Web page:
For too long, the eastern-most, industrial side of Downtown was dubbed “up-and-coming,” but these days as new restaurants and shops pop up faster than the cylinders on a vintage cafe racer, the neighborhood appears to have finally reached critical mass. While million dollar lofts and rumors brewing of ultra-exclusive social clubs abound, LA’s Arts District is poised to become the heart of city that many long claimed not to have one, with Santa Fe Avenue as its main artery.
The avenue runs through the neighborhood like a venerable tree trunk, each offshoot street a branch, each new restaurant or storefront a leafy green new bud (sometimes more literally than others). Winding from Union Station through the center of the Arts District, a trip down this increasingly infamous avenue, by foot or fixie, is to take a tour that needs no guide, as gems of trend-worthy outposts gleam from the facades of repurposed warehouses that populate the borough’s typography. Take a walk, throw a stone, see if it doesn’t land it in a hand-thrown vase or a steaming bowl of noodles doused in pig-belly and Sriracha.
That said, there’s something for everyone.
The two-year-old, Handsome Coffee Roasters on Mateo Avenue is the perfect way to kick off any day in the AD. And while coffee is a language everyone speaks, come prepared for a grammar lesson. Handsome’s claim to coffee fame is their sparse selection of modifiers, aka no sugar, soy, Splenda, syrups, or bullshit. They don’t serve it. While some people might be missing grandma’s spare sugar packet pocket, the bold commitment to quality is commendable and in this case, justified. Roasted in-house daily, these beans are the best of the best. Pro tip: Even if it’s before noon, instead of sugar, take your coffee with a side of Wes Avila’s ultra-innovative gastro-tacos fresh out his big blue Guerilla Tacos truck, which posts up outside of Handsome on the weekends.
To note: Handsome was just purchased by Blue Bottle, so it’s yet to be seen how the specialty roaster will change things up.
582 Mateo St, Los Angeles, CA 90013
Put Your Money Down
Gastronomic wonders aside, not everything in the Arts District is so serious. Apart from the numerous galleries, there is an ever-expanding collection of shopping opportunities, the youthful grandfather of which being Poketo. Just off Santa Fe and located on the now populous 3rd Street, Poketo offers a wide selection of well-designed products, from apparel to literature, with everything from housewares to children’s toys in between. A reasonable range of prices make it ideal for bespoke, handcrafted, eclectic gifts and souvenirs for any relatives in the Midwest with a Kinfolk magazine subscription.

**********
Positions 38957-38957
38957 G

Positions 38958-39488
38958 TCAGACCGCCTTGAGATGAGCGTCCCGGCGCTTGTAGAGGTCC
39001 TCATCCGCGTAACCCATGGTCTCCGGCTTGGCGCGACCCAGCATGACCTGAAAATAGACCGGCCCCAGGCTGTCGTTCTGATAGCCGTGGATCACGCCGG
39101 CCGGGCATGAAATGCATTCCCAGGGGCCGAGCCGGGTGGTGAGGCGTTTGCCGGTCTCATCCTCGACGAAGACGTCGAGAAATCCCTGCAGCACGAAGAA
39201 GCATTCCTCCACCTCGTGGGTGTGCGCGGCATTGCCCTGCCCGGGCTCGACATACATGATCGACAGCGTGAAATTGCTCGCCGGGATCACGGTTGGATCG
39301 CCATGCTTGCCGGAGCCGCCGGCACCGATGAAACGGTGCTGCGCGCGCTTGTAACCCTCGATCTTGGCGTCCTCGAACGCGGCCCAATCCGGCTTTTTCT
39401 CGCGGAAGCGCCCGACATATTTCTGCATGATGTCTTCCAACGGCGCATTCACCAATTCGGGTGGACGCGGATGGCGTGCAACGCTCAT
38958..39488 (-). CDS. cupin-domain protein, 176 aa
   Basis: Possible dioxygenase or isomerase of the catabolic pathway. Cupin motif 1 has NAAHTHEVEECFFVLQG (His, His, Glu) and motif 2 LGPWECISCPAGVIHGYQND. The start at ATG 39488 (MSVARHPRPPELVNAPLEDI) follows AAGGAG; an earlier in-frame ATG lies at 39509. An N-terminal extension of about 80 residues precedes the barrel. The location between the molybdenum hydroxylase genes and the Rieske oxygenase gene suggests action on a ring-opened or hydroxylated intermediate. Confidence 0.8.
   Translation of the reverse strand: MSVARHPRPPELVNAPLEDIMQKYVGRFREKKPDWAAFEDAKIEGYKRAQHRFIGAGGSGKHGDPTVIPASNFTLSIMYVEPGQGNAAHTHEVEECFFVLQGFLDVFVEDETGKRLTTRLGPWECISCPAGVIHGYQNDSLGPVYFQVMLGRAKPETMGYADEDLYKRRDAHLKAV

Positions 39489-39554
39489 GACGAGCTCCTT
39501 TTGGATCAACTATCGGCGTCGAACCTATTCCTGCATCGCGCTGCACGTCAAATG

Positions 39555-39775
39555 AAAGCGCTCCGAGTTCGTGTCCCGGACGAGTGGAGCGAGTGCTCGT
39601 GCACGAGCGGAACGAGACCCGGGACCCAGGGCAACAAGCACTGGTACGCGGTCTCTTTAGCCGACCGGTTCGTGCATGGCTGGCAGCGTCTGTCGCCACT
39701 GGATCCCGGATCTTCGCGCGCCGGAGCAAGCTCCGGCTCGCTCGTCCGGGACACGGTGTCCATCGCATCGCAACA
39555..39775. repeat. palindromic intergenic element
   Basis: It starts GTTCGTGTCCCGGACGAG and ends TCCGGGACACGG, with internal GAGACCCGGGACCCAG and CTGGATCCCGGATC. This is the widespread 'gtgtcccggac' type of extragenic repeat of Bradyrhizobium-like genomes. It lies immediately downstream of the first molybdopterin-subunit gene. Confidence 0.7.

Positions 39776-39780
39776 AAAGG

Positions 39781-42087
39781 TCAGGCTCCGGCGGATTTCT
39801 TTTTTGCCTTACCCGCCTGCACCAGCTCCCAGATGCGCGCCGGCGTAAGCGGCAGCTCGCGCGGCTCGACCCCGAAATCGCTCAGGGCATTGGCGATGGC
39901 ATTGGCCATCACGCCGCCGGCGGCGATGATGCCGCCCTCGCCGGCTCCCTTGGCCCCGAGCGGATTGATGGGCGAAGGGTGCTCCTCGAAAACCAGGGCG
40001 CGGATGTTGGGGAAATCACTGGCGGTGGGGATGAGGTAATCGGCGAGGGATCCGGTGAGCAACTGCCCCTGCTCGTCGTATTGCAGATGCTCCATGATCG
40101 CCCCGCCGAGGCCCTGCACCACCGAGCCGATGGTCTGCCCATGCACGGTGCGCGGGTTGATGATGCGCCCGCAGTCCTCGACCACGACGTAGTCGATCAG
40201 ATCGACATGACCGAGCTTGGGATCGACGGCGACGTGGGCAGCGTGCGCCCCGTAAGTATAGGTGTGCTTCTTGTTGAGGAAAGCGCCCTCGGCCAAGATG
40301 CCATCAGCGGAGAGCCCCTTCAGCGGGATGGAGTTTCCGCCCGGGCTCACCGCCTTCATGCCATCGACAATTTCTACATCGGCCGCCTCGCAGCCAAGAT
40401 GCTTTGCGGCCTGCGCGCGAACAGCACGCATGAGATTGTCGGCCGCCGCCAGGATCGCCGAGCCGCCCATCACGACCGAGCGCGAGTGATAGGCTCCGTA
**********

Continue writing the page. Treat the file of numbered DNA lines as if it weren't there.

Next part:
820 E 3rd St, Los Angeles, CA 90013
For those who desire a seedier sense of adventure in this sapling forest of acculturation, there remains one avenue untouched—save the occasional Hollywood chase scene: The 6th St. Bridge tunnel. Dare the darkness of this concrete esophagus around sunset and you’ll find a true reward in the brutalist landscape of the LA aqueduct awash with the city’s signature orange tinted twilight. Depending on the time of year, it may be more or less full of water (and the smell may be more or less to your liking), but nothing beats a photo opp in the river. No filter needed.
Feed the Beast
Bestia is arguably the biggest fish in the still relatively small pond east of Alameda. Translating to “Beast” in Italian, Bestia has lured even the most bourgeois of LA residents out of their Bel Air estates and into the gritty streets the Arts District. Executive chef and co-owner Ori Menashe (of former Angelini Osteria fame) serves up pizzas, pastas, and the best mussel dish in the city to everyone from former mayor Antonio Villaraigosa to serious studio big wigs whose assistants scramble to produce reservations. But contrary to some of its Hollywood contemporaries, Bestia is worth the hype. Just bring $6 for the valet, or some pepper spray and your Nikes (oh, it’s not that bad, but parking is impossible). If a reservation is too difficult to score, walk around the corner to Pizza Nista, a neighborhood staple, where even Menashe can be found enjoying a slice or two.
2121 E 7th Pl, Los Angeles, CA 90021
If They Build It
If looking at the industrial wonders and warehouses of the Arts District gets buildings on your brain, look no further than the Southern California Institute of Architecture (SCI-Arc), which inhabits the 110 year old, former Santa Fe freight depot that stretches along Santa Fe between 3rd and 4th Streets. Founded by famed architect Ray Kappe (whose own home has been dubbed “the apotheosis of the California house”) in 1972, the school has played a monumental role in making California a frontrunner of the architecture scene. It’s not uncommon to see architecture students working into the wee hours of the morning, but the school also hosts guest lecturers and an installation gallery, both open to the public.
255 S Santa Fe Ave, Los Angeles, CA 90012
Get Down Underground
Although Santa Fe’s newest addition, FiftySeven, houses a kitchen that’s anticipated as one of the neighborhood’s most competitive, the restaurant’s basement music venue has so far been sending out the real Siren’s call. Located on a private cobblestone alley shared with a retired firehouse, Downstairs at FiftySeven is accessed through the gorgeously renovated dining room decked out in white ash accents and copper everything. The contrasting darkness of the subterranean stage does little to compromise on class while lending itself to the true atmosphere of a jazz club speakeasy. Between the remarkable lineup of billings and the well-stocked bar in the back of the cavernous room, it’s a place to get lost in, in the best way possible.
712 S Santa Fe Ave, Los Angeles, CA 90021
Artwork by Max Wittert.